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ACLU sues Indiana BMV, Haitian immigrants bear the brunt of ‘discriminatory’ law

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A federal judge listened to testimony from the American Civil Liberties Union of Indiana (ACLU) against the Indiana Bureau of Motor Vehicles (BMV) over a law that allows only immigrants from Ukraine in the United States on humanitarian parole to obtain a driver’s license Nov. 18.

The ACLU spoke on behalf of five Haitian immigrants in the U.S. on humanitarian parole. The plaintiffs say the law passed earlier this year is unconstitutional and asked the court to change the clause that allows only Ukraine immigrants to obtain driver’s licenses.

The law was initially created for Ukrainian immigrants fleeing the Russo-Ukrainian War to obtain driver’s licenses or identification cards. The lawsuit is attempting to require the BMV to provide the same opportunities to immigrants on humanitarian parole from other countries. ACLU lawyer Gavin Rose described the law in court as a “textbook example of national origin discrimination.”

ACLU attorneys also argue the law violates the Civil Rights Act of 1964 and the equal protection clause of the U.S. Constitution. 

Four of the five Haitian immigrants named in the lawsuit live in rural areas without public transportation. This negatively affects their ability to work and perform everyday activities like getting groceries, according to court documents.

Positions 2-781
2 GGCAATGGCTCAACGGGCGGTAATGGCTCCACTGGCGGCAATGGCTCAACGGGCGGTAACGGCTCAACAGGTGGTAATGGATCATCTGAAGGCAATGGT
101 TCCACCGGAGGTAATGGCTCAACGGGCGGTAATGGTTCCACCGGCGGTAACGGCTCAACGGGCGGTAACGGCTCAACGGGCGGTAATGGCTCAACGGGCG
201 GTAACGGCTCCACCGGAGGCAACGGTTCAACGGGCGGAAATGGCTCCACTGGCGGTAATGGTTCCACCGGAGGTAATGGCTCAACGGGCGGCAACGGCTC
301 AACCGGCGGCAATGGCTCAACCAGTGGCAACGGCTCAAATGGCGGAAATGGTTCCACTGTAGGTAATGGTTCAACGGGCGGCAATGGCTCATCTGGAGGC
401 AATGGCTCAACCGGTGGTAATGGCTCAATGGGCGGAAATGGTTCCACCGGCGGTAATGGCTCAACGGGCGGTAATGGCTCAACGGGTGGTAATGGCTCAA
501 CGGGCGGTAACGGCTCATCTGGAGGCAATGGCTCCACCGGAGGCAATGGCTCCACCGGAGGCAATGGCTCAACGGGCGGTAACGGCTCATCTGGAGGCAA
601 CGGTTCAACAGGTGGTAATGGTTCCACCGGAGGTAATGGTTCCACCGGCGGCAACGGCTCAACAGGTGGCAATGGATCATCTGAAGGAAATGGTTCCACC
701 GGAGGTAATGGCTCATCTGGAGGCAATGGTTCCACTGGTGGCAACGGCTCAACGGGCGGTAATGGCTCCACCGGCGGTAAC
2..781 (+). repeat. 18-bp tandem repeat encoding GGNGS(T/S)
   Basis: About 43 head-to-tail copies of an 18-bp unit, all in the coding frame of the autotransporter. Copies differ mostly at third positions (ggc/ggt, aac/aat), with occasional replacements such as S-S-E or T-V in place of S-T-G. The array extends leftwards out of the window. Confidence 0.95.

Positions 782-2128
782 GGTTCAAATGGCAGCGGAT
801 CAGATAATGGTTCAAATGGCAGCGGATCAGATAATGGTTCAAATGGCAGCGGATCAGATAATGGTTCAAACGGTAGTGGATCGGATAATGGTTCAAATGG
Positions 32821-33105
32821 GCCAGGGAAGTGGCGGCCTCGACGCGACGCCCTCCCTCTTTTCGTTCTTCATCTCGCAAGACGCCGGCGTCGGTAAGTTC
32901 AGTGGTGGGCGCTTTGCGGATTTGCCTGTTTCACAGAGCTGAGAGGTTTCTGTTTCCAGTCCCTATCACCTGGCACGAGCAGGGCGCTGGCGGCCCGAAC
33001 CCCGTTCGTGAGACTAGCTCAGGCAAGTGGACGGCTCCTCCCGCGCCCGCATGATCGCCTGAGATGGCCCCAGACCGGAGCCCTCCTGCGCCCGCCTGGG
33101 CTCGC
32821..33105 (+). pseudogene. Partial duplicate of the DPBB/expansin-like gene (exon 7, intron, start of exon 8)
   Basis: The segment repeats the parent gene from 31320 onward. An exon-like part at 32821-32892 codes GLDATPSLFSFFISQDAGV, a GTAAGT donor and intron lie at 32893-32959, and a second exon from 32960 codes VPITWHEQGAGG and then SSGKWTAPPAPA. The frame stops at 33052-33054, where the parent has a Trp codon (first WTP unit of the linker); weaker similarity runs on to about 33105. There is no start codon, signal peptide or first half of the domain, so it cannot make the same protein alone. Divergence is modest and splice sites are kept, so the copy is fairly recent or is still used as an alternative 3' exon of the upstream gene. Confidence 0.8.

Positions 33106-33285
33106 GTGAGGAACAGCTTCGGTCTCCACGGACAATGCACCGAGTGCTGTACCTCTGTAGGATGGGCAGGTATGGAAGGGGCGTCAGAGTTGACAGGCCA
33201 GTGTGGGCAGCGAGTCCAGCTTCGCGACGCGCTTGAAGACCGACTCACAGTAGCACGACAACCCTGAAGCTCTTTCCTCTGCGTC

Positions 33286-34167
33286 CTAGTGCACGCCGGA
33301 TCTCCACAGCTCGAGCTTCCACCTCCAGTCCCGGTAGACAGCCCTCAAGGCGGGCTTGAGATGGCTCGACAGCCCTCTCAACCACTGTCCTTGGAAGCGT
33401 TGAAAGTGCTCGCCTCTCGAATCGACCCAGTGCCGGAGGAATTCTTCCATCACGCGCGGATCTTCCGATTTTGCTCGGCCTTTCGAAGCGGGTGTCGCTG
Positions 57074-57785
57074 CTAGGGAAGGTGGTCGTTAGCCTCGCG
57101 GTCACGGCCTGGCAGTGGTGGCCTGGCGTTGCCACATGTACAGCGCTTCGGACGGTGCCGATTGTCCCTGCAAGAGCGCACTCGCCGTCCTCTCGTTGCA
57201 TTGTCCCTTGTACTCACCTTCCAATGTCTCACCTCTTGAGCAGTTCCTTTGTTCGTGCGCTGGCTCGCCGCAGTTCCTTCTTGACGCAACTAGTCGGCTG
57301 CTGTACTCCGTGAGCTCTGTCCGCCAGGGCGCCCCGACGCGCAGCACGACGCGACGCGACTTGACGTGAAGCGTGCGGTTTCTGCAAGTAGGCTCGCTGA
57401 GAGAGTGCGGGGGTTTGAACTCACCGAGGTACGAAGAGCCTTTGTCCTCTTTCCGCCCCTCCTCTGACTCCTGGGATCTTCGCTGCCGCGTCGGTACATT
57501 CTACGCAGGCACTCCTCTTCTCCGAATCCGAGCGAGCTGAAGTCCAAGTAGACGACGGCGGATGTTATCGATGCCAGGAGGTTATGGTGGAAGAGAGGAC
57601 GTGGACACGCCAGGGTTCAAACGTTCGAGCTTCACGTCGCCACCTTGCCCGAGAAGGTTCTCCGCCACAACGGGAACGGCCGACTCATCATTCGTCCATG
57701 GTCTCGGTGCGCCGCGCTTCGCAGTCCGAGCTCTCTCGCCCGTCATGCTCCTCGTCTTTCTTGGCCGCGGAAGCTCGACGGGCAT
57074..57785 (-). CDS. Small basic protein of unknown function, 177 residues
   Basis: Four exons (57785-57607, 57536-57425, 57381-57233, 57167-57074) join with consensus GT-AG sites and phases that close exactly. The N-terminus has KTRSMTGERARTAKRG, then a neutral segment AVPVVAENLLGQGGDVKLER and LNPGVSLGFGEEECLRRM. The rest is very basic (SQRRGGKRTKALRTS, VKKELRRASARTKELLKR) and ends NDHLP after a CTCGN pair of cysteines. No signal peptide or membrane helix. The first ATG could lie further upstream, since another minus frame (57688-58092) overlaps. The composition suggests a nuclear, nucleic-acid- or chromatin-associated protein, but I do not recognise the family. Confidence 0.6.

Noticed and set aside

One of the plaintiffs, Jefferson Saint-Hilaire, said he came to the U.S. to provide for his mother and two sisters who still live in Haiti.

According to the complaint, Saint-Hilaire was admitted to the U.S. in March 2023. He is employed as an electrician’s assistant and has a second job as an interpreter; he claims he must turn down a lot of assignments due to his travel restrictions. 

“I just want to be self-sufficient; self-reliable,” he told reporters. “But how can I do that without a driver’s license?”

The state says the law was created to mirror the Additional Ukraine Supplemental Appropriations Act created by Congress, and this means the law does not conflict with any federal laws or federal immigration classifications.

Attorneys for the state argue the restrictions in the law limit its scope to a certain time frame, meaning it is not available to all people from Ukraine.

The Haitian plaintiffs’ attorneys say the time restrictions were designed to aid people specifically from Ukraine.

U.S. District Court Judge Tanya Walton Pratt will issue a ruling at an unspecified date.

Contact Racial Justice Reporter Garrett Simms at 317-762-7847.

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